Bryn Mawr Classical Review 03.01.18

From the Editor's Disk

Ancient Greece has never been more accessible.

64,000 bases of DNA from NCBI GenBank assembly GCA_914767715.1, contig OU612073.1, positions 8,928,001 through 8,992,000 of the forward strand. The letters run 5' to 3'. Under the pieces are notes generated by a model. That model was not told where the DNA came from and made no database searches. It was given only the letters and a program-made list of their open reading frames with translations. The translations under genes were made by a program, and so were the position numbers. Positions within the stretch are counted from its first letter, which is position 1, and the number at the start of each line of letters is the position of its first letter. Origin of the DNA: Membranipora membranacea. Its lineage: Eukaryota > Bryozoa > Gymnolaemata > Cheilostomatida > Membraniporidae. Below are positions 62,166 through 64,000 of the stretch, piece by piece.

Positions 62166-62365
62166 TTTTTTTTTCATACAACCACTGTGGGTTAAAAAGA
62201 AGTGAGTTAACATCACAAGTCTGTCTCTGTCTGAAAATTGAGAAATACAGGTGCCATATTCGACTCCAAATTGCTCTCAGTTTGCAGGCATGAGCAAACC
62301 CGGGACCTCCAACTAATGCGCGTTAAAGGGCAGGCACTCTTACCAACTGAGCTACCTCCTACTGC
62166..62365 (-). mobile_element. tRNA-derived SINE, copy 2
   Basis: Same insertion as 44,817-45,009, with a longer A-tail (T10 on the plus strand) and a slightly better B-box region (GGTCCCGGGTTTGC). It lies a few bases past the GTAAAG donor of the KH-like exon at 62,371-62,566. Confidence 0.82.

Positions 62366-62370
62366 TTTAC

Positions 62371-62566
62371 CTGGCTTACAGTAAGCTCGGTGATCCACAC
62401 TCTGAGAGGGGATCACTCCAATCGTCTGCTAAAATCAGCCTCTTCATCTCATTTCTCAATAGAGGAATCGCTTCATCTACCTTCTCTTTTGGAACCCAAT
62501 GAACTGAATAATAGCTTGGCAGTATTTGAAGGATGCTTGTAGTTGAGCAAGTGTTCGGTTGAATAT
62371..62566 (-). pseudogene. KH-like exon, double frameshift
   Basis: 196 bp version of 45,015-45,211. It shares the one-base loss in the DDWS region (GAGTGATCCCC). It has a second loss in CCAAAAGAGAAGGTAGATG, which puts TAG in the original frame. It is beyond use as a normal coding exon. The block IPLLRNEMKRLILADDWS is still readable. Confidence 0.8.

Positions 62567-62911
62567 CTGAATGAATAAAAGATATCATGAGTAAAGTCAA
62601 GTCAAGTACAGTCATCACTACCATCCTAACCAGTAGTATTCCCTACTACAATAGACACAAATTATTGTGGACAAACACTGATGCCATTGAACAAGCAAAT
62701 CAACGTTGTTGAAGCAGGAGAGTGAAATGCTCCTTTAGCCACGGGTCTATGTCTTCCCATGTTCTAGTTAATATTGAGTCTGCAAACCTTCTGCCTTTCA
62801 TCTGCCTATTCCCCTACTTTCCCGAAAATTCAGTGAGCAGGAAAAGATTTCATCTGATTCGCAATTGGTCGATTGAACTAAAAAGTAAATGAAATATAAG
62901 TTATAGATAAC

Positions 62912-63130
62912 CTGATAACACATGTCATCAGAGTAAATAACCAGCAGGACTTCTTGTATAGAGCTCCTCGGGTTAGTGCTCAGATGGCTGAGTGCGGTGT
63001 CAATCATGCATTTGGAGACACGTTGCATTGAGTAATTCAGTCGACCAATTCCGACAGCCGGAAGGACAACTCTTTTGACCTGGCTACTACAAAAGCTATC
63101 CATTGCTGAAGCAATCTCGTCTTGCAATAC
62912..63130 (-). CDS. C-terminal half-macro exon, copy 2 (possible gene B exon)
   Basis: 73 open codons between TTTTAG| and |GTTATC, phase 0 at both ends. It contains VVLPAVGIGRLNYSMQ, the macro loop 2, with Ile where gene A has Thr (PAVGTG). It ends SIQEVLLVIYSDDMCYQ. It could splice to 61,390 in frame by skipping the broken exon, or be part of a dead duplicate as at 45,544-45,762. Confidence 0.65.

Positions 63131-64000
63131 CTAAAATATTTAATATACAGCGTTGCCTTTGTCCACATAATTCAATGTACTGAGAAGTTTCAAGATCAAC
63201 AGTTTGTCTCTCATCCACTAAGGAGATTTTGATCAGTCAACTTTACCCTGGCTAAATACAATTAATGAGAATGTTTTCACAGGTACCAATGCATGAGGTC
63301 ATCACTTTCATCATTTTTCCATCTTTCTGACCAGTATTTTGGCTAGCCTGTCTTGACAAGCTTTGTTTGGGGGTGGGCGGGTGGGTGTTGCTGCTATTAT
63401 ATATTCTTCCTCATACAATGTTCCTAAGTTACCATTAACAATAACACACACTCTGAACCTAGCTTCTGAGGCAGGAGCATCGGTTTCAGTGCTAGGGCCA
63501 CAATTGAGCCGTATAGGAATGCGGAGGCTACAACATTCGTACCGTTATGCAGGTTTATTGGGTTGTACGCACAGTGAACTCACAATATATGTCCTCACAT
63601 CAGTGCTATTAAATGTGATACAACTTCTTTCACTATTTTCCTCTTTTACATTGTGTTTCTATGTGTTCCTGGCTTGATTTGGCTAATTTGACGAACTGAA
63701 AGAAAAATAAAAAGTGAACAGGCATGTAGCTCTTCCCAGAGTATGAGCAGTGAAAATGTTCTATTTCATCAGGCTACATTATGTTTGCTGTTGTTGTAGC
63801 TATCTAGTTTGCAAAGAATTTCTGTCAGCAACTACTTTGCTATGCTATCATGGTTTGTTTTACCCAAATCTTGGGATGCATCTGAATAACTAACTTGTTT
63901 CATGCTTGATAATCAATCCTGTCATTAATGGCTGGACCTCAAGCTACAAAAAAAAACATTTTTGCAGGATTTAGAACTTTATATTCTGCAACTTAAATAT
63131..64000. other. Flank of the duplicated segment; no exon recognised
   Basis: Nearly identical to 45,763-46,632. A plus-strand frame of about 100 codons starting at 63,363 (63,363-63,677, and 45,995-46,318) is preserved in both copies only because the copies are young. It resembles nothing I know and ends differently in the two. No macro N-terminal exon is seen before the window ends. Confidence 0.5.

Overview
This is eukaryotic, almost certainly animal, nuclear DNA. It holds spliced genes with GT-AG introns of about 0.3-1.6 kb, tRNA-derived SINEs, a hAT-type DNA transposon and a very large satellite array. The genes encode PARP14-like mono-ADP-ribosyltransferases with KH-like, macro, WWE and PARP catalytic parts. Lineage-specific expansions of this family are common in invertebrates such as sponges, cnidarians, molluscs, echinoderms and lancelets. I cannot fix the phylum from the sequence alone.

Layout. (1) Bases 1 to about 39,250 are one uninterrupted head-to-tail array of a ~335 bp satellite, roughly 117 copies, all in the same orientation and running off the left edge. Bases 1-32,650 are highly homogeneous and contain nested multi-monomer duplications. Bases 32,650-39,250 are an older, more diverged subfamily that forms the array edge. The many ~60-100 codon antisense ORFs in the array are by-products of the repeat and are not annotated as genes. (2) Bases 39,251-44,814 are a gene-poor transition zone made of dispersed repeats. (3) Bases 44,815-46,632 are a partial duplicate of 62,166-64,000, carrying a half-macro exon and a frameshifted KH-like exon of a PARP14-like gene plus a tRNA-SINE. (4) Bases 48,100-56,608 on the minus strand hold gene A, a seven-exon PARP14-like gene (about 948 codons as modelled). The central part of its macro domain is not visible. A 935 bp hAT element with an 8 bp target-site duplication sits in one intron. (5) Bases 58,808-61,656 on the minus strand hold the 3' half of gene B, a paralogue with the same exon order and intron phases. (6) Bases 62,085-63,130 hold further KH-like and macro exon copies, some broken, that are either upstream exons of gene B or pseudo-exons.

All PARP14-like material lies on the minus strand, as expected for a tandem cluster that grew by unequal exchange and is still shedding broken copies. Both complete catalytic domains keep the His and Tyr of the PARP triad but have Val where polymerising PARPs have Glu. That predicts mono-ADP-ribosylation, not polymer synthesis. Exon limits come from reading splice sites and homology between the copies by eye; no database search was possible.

So speaks Walter Englert of Reed College on the promotional flyer for PERSEUS, the new multimedia hypertextual system for Macintosh. BMCR hopes to have two substantial reviews of this system at an early date, and what I have to say here is not by way of a review of the system: I'm happy to stipulate that it is excellent, and happier still to state unequivocally that it is the wave of the future. More, better, faster please: I'm in that way of computer-zealot myself. But something about those words of Prof. Englert (who is a Bryn Mawr Commentator himself, by the way, and so a sort of unindicted co-conspirator in Hamilton Enterprises, Inc., a non-profit alternative to the hairshirt) set me adrift. Access to Ancient Greece is what we've all been dreaming about, in a way, ever since the Alexandrian librarians cooked up this cockamamie profession, and the passion has burned more or less brightly in different places ever since. I wonder, just wonder mind you, if we aren't nearing the point when access becomes overkill. Suppose the advance of classical philology and communication technology becomes so successful that anybody, just anybody, can see, hear, feel, taste, and touch the glory that was Greece, from an armchair in Bryn Mawr or Portland. Are we prepared to lose what we will lose then? Have not the remoteness and the difficulty been part of the attraction? Will we not all, on having the favors of our long-wooed mistress so readily available, grow bored and pass on to other curiosities? Will we all be turned into tourists, all passion spent but plenty of dollars left to see whatever else is there for our jaded curiosity? Perhaps these thoughts would not have arisen had I not just this same day had lunch with an older colleague, a man of manuscripts and incunabula, just back from weeks in the library at Wolfenbuettel, exultant with discovery. I was pipedreaming for him a way to take an old established scholarly undertaking now headquartered in Europe and juicing it up for the new age. Would not, I argued, this particular project be betterproduced as a computer database? Could one not read the bound pages of the existing volumes as data crying out to be automated? Richard Rouse argues that the west invented printing when it needed to and when it had already been trying to do with manuscript page-layout and the like things that were better done with the mechanically regular printed page. Is this project, I vaporized, not in the same boat? Would it be appropriate to make a discreet approach to explore ways and means of making it more, better, faster? Well, sure, my colleague said, and we fantasized a bit. But then walking back from lunch, he had the caution to add: electricity is not forever; these old books that I use in Wolfenbuettel stay around in spite of the incuriosity of their owners, and they treasure their secrets until someone comes along asking for them. Will the computer be the same way? Well, the short answer, the hasty answer, is sure, of course. Archiving, backup, long-term storage, we'll work these things out. The old film Alain Resnais made about the Bibliotheque Nationale that he called 'Toute le Memoire du Monde' -- we can outdo that; we'll forget nothing. But perhaps that's the good news and the bad news all at once. If the supply of information is infinite, the theoreticians point out, then the value of each bit will be infinitely small. Too much, too easy, too accessible -- yawn, who cares? Why isn't there anything good on TV, anyway? Will the new age, in which we blithely imagine old scholarly projects going into eternal glory, turn out to be the age in which the human attention span shrinks to nothing? Where memory will all be externalized and where the fantasy of eternal present that Augustine identified with heaven turns out to be the hell, or at least the purgatory, of the here and now? Hmmm. Well, this is all by way of saying that Perseus and its brethren, including any similar projects I get involved in myself, are powerful and mysterious new friends, and the implications of playing with them remain to be seen. When I am in my e-zealot mode (which is most of the time nowadays), friends sometime wonder aloud why I am not more nostalgic, more of a dinosaur, more inclined to maunder about the pleasures of the leather-bound volume in the firelit study. The answer is that I think every good e-zealot does have that nostalgia-buff locked up somewhere inside, and when pressed isn't quite sure whether to charge off into the new world or just go quietly home and read a good book. I quote, till my friends turn away in distraction, an old German I read about in Sandys (and who, with my luck, will probably now turn out to be a figment of my imagination: Eustace Tilley can check me; I had alluded to this more briefly in an earlier Ed.'s Disk), who had a letter from a friend (this was about 1830 I think) inviting him to go to Greece for the winter (a sort of 19th century Perseus project, if you will). What? he exclaimed. Go all that way, just to see a few old statues with broken noses? No, sir, he said, I will stay here, sitting by my stove, reading Greek scholiasts, which is the proper business for a man. He's got the right idea, I say to myself, even as the clock creeps around to midnight and I have only another half hour of e-mail to get through before crashing for the night ...